- molar heat capacity -- heat capacity of 1 mol of substance

specific heat

- heat energy required to raise some mass of a substance to some different temp.
- specific heat = quantity of heat trans. (g substance) (temp. change)
- = q . m DT
- S.H. = joule g K
- q = (S.H.) (g substance) (D T)

remember: this is change in temp.

Practice Ex. 5.3:

- Calculate the quantity of heat absorbed by 50.0 kg of rocks if their temp. increases by 12.0 °C if the specific heat of the rocks is 0.82 J/gK.
- S.H. x g x DT = joules
- What unit should be in the solution?
- joules -- quantity of heat
- 0.82 J x 50.0 x 103 g x 12.0 K = 4.9 x 105 Jg K

Constant-Pressure Calorimetry

- D H = qp at constant pressure as in coffee cup calorimeter
- heat gained by solution = qsoln
- \qsoln = (S.H.soln)(gsoln)(DT)
- heat gained by solution must that which is given off by reaction
- \qrxn = - qsoln = - (S.H.soln)(gsoln)(DT)

must be opposite in sign

if DT is positive then qrxn is exothermic

Practice Ex. 5.4:

- When 50.0 mL of 0.100 M AgNO3 and 50.0 mL of 0.100 M HCl are mixed in a c.p. calorimeter, the temp. of the mixture increases from 22.30°C to 23.11°C. Calculate D H for this reaction, assuming that the combined solution has a mass of 100.0 g and a S.H. = 4.18 J/g °C.
- AgNO3(aq) + HCl(aq) ® AgCl(s) + HNO3(aq)
- qsoln = 4.18 J x 100.0 g soln x 0.81°C = 3.39 x 102 J g °C
- qrxn = - qsoln = - 3.39 x 102 J = - 68,000 J or 0.00500 mol - 68 kJ/mol

Bomb Calorimetry (Constant-Volume)

- bomb calorimeter has a pre-determined heat capacity
- sample is combusted in the calorimeter and D T is used to determine the heat change of the reaction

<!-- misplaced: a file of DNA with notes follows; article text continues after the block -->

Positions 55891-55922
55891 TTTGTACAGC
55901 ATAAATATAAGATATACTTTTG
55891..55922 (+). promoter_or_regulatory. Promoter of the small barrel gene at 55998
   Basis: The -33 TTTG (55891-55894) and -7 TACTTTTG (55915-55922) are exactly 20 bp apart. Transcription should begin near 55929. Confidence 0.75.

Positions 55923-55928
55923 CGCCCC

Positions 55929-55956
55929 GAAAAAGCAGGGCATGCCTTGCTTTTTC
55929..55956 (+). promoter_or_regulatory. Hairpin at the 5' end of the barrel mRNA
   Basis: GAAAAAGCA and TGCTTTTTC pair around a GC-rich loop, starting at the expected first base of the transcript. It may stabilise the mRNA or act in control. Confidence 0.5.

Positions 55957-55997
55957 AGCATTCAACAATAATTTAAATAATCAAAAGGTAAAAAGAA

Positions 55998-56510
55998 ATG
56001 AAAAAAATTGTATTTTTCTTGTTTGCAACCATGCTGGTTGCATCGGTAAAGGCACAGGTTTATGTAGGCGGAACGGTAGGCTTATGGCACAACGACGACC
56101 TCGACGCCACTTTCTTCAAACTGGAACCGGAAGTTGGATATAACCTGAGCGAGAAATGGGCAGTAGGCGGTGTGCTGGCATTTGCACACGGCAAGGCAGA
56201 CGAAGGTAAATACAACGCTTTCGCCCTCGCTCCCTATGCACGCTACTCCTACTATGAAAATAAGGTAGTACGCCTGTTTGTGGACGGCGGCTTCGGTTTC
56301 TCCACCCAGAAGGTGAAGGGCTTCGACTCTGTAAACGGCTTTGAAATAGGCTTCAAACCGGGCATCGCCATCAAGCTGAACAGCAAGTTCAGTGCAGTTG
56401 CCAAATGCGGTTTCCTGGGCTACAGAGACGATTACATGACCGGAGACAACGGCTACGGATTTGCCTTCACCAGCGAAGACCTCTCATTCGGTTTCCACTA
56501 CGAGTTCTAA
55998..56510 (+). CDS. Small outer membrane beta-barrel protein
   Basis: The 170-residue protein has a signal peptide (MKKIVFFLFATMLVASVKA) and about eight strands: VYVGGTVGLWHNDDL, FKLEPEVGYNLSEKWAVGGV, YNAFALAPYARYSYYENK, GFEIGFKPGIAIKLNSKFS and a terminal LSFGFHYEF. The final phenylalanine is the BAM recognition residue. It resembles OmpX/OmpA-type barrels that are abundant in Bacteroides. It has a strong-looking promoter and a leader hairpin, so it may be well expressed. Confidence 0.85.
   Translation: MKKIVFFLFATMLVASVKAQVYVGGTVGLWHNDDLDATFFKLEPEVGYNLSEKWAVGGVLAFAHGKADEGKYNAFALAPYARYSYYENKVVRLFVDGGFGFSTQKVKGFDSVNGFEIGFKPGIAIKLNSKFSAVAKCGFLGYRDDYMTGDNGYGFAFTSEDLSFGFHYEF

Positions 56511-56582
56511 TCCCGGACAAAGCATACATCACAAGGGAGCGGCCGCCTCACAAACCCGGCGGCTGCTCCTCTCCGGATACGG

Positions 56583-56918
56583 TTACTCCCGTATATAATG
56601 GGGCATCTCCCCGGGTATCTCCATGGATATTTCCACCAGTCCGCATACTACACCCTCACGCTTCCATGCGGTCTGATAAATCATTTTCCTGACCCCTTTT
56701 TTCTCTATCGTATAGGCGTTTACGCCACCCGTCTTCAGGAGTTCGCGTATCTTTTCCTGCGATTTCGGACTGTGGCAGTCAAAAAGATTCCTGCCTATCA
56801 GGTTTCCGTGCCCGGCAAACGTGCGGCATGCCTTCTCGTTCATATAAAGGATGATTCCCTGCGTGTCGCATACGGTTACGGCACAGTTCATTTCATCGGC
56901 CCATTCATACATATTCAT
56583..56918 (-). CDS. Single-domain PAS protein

- qrxn = - Ccalorimeter x D T

heat capacity of calorimeter

because rxn is exothermic

Practice Ex. 5.5:

- A 0.5865 g sample of lactic acid, HC3H5O3, is burned in a calorimeter with C = 4.812 kJ/°C. Temp. increases from 23.10°C to 24.95°C. Calculate heat of combustion per gram and per mole. D T = +1.85°C
- qrxn = - (4.812 kJ/°C) (1.85°C) = - 8.90 kJ per 0.5865 g lactic acid-8.90 kJ = - 15.2 kJ/g 0.5865 g
- - 15.2 kJ x 90 .1 g = - 1370 kJ/mol 1 g 1 mol

Hess’s Law

- rxns in one step or multiple steps are additive because they are state functions
- eg.
- CH4(g) + 2O2(g)® CO2(g) + 2H2O(g)D H = - 802 kJ
- CH4(g) + 2O2(g)® CO2(g) + 2H2O(l)D H = - 890 kJ

2H2O(g)® 2H2O(l)D H = - 88 kJ

Practice Ex. 5.6:

- Calculate D H for the conversion of graphite to diamond:
- Cgraphite® Cdiamond
- Cgraphite + O2(g)® CO2(g)D H = -393.5 kJ
- Cdiamond + O2(g)® CO2(g)D H = -395.4 kJ
- Cgraphite + O2(g)® CO2(g)D H = -393.5 kJ
- CO2(g)® Cdiamond + O2(g)D H = 395.4 kJ

Cgraphite® CdiamondD H = + 1.9 kJ

Enthalpies of Formation

- enthalpies are tabulated for many processes
- vaporization, fusion, formation, etc.
- enthalpy of formation describes the change in heat when a compound is formed from its constituent elements, DHf
- standard enthalpy of formation, DHfo, are values for a rxn that forms 1 mol of the compound from its elements under standard conditions, 298 K, 1 atm

For elemental forms:

- eg. C(s) graphite, Ag(s) , H2(g) , O2(g) , etc.
- DHfo, for any element is = 0
- used for calculation of enthalpies of reaction, DHrxn
- DHrxn = S DHfo prod - S DHfo react

Practice Ex. 5.9:

- Given this standard enthalpy of reaction, use the standard enthalpies of formation to calculate the standard enthalpy of formation of CuO(s)(
- CuO(a) + H2(g)® Cu(s) + H2O(l)DHo = -130.6 kJ
- DHrxn = S DH f o prod - S DH f o react
- -130.6 kJ = [(0) + (-285.8)] - [(CuO) + (0)]
- DHfo CuO = -155.2 kJ/mol